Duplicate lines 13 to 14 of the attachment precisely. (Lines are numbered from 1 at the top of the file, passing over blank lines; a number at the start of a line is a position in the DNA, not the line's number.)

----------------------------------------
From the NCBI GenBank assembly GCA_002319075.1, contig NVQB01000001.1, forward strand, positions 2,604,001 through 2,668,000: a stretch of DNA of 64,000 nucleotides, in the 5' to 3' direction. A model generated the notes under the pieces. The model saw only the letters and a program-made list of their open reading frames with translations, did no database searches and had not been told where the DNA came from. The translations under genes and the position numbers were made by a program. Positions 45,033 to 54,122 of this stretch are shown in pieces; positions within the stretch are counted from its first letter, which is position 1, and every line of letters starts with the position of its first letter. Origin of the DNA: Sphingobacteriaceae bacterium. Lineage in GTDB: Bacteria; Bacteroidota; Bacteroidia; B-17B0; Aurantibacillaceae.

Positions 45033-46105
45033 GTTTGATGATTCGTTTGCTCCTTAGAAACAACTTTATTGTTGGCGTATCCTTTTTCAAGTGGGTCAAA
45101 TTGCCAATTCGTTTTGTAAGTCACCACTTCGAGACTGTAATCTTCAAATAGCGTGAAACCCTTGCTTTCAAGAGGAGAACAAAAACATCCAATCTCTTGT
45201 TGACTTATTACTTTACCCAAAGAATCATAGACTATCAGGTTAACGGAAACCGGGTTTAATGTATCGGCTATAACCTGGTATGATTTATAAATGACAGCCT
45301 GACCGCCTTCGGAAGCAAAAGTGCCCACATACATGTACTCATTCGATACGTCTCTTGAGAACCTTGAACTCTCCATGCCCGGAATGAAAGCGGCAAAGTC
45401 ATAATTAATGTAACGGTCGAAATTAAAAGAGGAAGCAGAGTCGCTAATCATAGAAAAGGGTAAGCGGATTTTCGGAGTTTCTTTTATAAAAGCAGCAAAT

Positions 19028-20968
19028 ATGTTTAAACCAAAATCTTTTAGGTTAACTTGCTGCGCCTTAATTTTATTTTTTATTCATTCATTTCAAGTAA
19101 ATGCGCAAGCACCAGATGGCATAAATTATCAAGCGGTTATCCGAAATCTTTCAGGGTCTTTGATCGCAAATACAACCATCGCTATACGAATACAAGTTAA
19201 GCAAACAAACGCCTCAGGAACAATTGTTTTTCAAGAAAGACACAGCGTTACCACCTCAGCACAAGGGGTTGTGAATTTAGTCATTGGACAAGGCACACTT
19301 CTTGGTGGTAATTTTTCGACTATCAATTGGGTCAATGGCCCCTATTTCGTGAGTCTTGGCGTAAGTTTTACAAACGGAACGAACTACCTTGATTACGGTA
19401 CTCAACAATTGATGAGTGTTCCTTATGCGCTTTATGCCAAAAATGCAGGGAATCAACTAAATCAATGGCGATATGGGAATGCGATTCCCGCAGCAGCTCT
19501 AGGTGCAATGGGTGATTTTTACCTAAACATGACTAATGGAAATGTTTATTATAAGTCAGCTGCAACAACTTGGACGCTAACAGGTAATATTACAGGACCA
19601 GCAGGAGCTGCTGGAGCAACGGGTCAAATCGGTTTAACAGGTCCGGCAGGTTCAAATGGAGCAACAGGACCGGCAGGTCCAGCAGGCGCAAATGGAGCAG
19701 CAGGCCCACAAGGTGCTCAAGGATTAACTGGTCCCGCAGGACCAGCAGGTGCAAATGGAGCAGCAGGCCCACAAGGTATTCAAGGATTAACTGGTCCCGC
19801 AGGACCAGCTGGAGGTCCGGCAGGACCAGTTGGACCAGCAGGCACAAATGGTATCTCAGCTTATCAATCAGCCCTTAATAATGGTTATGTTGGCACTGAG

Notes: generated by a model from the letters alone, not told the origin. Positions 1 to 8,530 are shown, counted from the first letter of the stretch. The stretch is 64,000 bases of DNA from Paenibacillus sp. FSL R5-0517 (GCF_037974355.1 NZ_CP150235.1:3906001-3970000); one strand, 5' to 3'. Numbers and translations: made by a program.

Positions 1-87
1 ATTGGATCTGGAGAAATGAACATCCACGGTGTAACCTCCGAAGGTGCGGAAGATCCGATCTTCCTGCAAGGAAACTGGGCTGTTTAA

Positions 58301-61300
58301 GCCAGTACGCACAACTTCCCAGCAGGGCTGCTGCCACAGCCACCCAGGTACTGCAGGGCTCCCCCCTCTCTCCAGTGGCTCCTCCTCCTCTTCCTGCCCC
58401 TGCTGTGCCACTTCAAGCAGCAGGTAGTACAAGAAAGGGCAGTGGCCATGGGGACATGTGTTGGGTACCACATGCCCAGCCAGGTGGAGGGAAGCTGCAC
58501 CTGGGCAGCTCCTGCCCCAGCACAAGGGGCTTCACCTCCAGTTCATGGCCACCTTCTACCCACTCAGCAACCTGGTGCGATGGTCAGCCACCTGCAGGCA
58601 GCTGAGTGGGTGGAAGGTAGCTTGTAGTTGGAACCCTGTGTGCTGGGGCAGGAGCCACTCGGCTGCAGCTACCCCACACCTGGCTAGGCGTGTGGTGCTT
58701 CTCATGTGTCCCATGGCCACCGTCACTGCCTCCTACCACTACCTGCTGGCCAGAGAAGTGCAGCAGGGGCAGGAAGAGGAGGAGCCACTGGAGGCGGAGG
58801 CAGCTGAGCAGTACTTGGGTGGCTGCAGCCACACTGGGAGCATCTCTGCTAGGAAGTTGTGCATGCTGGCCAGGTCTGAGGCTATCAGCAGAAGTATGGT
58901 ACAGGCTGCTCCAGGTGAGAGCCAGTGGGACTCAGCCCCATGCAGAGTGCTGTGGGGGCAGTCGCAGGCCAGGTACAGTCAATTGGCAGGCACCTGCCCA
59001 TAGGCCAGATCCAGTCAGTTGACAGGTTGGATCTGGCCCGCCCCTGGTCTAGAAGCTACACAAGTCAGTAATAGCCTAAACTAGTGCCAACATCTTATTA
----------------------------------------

19401 CTCAACAATTGATGAGTGTTCCTTATGCGCTTTATGCCAAAAATGCAGGGAATCAACTAAATCAATGGCGATATGGGAATGCGATTCCCGCAGCAGCTCT
19501 AGGTGCAATGGGTGATTTTTACCTAAACATGACTAATGGAAATGTTTATTATAAGTCAGCTGCAACAACTTGGACGCTAACAGGTAATATTACAGGACCA